View Full Version : Is this fair? (American justice system)

01-28-2009, 07:33 AM
Is this fair...



01-28-2009, 08:43 AM
If the info presented is correct , than it is not fair.

Richie B
01-28-2009, 01:47 PM
I think its a legal system not a justice system.


01-28-2009, 02:03 PM
Ummm... surely there isn't enough information? If the homeless man was an armed robber with a string of previous convictions, while the AIG executive was largely incompetent and made no personal gain from the fraud it may be that the sentences were entirely appropriate and proportional.

01-28-2009, 04:05 PM
Is fair to represent an entire justice system with only a case ?

Rising Sun*
01-28-2009, 05:43 PM
I think its a legal system not a justice system.



If you're going to steal, do it big time with a pen and not small time with a jemmy or gun.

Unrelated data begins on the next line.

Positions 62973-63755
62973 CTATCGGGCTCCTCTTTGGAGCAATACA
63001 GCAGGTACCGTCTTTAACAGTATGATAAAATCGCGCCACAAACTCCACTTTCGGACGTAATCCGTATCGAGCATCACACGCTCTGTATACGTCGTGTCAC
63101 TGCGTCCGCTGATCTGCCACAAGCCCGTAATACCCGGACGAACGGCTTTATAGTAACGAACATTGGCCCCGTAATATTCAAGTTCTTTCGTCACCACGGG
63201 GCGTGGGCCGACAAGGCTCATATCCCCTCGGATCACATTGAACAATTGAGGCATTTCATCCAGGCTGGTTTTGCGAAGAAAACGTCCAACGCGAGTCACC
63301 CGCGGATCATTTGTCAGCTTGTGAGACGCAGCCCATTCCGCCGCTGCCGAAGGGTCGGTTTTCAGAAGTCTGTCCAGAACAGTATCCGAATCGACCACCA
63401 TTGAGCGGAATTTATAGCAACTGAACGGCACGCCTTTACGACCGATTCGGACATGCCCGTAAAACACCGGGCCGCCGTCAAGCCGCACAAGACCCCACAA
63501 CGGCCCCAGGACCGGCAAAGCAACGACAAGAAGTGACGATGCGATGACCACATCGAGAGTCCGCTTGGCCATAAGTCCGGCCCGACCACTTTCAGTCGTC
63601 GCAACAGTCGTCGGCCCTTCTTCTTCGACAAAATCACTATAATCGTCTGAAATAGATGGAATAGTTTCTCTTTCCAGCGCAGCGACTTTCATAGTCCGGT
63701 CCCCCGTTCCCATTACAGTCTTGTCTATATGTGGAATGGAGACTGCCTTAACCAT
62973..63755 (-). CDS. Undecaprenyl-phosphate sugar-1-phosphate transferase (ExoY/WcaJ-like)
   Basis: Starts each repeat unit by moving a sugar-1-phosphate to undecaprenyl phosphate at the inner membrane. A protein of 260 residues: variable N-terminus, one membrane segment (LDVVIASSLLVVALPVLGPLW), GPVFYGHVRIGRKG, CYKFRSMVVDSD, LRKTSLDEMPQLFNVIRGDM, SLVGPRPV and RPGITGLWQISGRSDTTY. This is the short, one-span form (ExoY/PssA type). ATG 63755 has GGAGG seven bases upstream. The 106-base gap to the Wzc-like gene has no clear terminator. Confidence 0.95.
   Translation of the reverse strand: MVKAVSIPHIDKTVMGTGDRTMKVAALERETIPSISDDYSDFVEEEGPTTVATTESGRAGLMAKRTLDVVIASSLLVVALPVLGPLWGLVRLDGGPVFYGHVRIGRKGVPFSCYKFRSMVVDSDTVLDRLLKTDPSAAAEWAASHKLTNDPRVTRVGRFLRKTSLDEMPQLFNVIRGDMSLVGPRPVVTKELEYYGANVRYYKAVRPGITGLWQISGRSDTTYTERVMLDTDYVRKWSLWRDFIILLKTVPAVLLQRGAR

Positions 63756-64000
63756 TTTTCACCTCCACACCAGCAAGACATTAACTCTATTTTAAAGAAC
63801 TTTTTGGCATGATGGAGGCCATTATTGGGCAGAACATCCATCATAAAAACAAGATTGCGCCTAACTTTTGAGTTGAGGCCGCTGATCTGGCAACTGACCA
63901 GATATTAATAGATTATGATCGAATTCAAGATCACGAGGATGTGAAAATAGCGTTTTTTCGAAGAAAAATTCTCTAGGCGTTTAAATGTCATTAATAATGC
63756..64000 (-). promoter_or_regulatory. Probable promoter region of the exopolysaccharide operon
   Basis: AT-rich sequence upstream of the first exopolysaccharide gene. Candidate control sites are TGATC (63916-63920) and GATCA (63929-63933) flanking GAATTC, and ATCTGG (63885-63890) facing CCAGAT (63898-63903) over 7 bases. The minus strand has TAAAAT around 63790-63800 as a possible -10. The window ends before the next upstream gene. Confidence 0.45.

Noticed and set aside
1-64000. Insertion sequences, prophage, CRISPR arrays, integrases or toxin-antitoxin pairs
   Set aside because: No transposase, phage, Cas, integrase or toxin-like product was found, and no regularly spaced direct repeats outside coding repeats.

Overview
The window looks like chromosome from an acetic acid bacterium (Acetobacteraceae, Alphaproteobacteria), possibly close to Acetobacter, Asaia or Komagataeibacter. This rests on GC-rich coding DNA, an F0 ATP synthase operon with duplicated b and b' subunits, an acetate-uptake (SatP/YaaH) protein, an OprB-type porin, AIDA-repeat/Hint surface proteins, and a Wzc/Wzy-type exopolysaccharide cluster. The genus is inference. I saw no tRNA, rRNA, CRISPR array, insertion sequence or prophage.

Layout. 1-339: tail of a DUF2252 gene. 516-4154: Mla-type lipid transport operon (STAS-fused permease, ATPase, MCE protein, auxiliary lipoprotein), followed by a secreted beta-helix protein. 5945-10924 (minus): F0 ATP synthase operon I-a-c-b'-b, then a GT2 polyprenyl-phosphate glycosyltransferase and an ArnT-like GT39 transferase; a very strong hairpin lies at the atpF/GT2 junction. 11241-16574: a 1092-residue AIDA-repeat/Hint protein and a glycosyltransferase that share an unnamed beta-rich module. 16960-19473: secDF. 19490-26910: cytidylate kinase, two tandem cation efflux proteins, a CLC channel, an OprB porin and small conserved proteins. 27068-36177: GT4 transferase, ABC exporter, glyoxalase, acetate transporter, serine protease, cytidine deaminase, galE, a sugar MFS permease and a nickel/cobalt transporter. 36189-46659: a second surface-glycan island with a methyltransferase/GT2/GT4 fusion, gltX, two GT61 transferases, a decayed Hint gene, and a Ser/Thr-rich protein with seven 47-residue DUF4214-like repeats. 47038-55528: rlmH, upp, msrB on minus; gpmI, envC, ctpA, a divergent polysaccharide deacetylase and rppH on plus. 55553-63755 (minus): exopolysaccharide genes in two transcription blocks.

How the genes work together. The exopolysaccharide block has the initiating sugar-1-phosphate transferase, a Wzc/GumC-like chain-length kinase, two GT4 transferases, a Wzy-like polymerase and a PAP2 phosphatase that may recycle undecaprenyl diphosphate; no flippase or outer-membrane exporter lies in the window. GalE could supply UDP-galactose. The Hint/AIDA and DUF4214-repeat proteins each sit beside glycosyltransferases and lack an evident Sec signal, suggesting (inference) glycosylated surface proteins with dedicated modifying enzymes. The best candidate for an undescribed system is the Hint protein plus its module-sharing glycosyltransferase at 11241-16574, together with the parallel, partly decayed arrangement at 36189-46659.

You'll ruin thousands of lives; deprive people of their life savings and homes; and drive some people to suicide, but you'll be okay because everything is in your wife's name.

A lot of times you won't go to gaol, or even be charged with any criminal offence, but even if you are you'll get the red carpet treatment all the way and leave gaol with your ill-gotten assets intact, unlike your poor bloody victims.

After all, when you have big money you can buy the best accountants and lawyers to protect your assets, and to get you the best deal from the legal system, which always has and always will favour the big end of town.

Some rob with a gun, others rob with a pen

The Kansas City Star
Jan. 10, 2009

Suppose, peculiar though it might seem, that a suspected bank robber had been granted bail while awaiting his day in court, but then was found to have sent off packages containing $1 million or so of the unrecovered loot to his relatives and friends.

Surely one could expect that his bail would be revoked and he’d be escorted immediately to the slammer without passing Go.

Ah, but there’s the difference between a common thief and one wearing a designer suit and topcoat, and represented by the best legal counsel that money — stolen money — can buy.